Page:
The Rolling Stones – Hackney Diamonds
Few bands have a legacy quite like The Rolling Stones, with a career stretching over 60 years. The group has returned with Hackney Diamonds, their first album of original material since 2005’s A Bigger Bang and first outright since 2016’s Blue and Lonesome. This also marks the first release without drummer Charlie Watts, who sadly passed away in 2021. It was preceded by Angry, which had the trademark swagger and pomp of later year Stones’s tracks – riff-heavy and full of energy.
This record is noteworthy for its list of major guest stars: Lady Gaga and Stevie Wonder appear on the epic soul and gospel-influenced Sweet Sounds of Heaven, Elton John guests on two tracks, and Paul McCartney plays bass on Bite My Head Off.
If this is to be the final Rolling Stones album, it acts as a victory lap, encapsulating the various styles they have embraced over the years, with Mick Jaggers’s voice remaining distinctive, even after turning 80 earlier this year. Get Close, with its James King saxophone solo, is a throwback to the Sticky Fingers era, while still sounding contemporary.
Depending on You is a more stripped-back track, with hints of Americana. It feels instantly like a classic Stones number and is sure to become a fan favourite. Bite My Head Off, with McCartney’s driving bassline, is one of the more frenetic songs on the album, demonstrating the group can still live up to their reputation as the greatest rock ‘n’ roll band in the world.
Dreamy Skies embraces the country and folk influences that have always been present in their work, especially on the likes of Let It Bleed and Exile on Main Street. It is a welcome change of pace and has some sublime slide guitar work from Ronnie Wood.
Mess It Up, one of two songs to feature Watts, is a lively track that feels more like recent Stones efforts though is not the most memorable on the record. Live By the Sword, on the other hand, is more enduring and one of the standouts: propulsive, it shows Jagger at his very best.
Sweet Sounds of Heaven, coming in at over seven minutes, is without doubt another highlight, recalling the likes of Shine a Light or You Can’t Always Get What You Want, with Wonder playing both keyboards and piano. Gaga, a background presence for much of the first half, gradually comes more into play, her vocals interplaying perfectly with Jagger’s.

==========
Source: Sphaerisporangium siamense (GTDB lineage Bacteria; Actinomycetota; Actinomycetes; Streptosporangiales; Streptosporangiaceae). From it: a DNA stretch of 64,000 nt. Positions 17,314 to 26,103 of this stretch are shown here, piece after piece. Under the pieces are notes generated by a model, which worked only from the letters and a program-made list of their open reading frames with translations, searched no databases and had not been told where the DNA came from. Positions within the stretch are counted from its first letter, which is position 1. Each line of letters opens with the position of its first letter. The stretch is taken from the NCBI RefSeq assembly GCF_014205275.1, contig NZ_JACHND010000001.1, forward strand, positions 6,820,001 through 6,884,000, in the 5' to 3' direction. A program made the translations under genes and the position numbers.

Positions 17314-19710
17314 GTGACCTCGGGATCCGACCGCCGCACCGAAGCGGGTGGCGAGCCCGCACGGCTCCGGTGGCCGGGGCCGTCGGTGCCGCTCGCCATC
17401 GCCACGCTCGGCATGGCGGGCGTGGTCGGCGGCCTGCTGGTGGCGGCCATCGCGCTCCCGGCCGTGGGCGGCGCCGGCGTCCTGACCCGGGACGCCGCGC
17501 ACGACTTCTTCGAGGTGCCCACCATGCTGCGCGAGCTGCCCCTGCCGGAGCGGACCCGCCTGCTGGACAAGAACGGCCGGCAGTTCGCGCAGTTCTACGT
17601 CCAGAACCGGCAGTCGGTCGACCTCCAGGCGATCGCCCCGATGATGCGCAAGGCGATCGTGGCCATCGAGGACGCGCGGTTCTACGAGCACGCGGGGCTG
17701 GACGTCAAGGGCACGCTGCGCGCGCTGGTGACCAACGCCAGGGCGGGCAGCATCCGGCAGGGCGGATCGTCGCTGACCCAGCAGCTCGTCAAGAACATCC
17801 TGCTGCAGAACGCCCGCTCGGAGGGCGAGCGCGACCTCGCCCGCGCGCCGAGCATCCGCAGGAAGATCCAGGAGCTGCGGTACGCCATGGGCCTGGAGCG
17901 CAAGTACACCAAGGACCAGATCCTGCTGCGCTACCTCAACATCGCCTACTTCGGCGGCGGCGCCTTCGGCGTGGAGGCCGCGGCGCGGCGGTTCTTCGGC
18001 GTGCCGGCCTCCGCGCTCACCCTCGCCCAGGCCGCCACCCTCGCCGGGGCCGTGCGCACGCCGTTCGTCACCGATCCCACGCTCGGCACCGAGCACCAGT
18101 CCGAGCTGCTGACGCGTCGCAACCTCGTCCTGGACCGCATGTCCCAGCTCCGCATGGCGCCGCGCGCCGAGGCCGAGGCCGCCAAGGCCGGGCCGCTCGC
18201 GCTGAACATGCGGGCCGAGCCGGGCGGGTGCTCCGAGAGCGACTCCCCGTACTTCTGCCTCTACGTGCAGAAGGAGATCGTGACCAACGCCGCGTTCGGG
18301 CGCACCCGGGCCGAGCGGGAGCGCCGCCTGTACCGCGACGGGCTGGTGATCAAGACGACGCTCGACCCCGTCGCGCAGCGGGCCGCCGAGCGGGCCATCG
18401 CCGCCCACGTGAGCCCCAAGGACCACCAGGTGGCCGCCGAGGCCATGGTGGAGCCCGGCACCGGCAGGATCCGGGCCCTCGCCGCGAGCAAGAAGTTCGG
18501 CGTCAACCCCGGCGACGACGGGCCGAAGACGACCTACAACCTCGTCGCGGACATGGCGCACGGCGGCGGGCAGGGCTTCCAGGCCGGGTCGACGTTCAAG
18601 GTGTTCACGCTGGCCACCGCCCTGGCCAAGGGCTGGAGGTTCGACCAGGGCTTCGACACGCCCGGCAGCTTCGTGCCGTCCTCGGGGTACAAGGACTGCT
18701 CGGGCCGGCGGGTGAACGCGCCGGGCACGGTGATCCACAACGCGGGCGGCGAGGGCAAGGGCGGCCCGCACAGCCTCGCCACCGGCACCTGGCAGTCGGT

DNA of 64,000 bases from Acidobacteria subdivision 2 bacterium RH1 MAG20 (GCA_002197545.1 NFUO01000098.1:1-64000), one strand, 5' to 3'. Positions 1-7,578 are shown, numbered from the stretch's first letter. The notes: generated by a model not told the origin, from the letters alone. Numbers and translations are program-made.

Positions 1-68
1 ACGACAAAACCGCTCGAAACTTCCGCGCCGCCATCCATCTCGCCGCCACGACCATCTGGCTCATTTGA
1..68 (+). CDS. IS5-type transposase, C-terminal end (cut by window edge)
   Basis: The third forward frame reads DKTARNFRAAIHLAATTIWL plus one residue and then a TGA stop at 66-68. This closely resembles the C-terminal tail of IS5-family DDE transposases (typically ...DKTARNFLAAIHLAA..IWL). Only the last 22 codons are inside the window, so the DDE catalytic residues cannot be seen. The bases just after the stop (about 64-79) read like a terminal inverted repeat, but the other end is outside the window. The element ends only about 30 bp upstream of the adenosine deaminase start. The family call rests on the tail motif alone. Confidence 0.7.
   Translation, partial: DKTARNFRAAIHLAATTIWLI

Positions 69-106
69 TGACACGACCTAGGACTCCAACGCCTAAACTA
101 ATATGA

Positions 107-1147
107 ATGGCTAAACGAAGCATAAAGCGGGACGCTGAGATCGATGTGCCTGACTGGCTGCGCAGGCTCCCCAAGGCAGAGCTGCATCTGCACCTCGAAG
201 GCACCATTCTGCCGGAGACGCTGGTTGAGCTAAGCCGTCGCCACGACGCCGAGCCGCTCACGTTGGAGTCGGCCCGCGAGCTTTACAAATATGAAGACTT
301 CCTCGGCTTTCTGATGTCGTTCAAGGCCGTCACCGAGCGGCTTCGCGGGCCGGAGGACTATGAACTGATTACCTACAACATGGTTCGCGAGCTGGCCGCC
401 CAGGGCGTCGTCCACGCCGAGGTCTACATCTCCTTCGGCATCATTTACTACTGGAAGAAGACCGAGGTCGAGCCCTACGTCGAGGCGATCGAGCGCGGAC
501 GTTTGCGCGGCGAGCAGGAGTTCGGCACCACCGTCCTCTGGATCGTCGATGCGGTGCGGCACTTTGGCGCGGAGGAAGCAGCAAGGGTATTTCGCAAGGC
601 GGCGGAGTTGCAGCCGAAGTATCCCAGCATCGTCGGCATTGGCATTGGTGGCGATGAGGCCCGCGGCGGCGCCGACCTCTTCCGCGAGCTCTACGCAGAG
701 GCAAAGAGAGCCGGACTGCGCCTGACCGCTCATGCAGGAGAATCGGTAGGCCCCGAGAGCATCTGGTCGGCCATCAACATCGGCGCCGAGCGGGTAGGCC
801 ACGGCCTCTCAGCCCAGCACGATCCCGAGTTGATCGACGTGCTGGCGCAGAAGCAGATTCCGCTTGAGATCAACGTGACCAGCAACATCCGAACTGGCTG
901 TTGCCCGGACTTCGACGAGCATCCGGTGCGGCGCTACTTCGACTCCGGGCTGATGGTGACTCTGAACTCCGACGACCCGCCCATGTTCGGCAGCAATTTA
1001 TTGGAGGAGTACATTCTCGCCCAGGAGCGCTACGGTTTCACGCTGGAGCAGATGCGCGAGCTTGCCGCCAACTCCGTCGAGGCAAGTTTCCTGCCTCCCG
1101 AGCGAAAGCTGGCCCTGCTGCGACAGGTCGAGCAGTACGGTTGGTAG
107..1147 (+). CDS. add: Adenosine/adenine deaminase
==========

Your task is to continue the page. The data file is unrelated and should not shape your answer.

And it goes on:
Ending on a cover of Muddy Water’s Rolling Stone Blues harks back to their R&B roots, as reflected so well on Blue and Lonesome. It shows how well they understand the genre and how important it has been for their evolution.
Andrew Watt’s production helps this feel very much like a contemporary Rolling Stones record that looks back but also has merits of its own, rather than simply recalling their 60s and 70s glory days. If lyrically this isn’t as groundbreaking as early Stones’ work, the sense of vibrancy and care that has been put into it make it worthwhile.
Hackney Diamonds is a very strong late entry into The Rolling Stones’s legendary discography. If not quite perfect across the board, at its best, it perfectly captures their continued appeal and the value each member brings. It taps into how their sound has evolved over the years, with hints of rock ‘n’ roll, blues, Americana, country and pop. The who’s who of guest names only adds to the appeal, never proving distracting – outside of Gaga, the guests are happy to be on instrumental duty. Longtime fans will find plenty to enjoy while there is a wealth of styles for more casual listeners to dive into.
Photo: Mark Seliger
Hackney Diamonds is released on 20th October 2023. For further information or to order the album visit The Rolling Stones’s website here.
Watch the video for the single Angry here: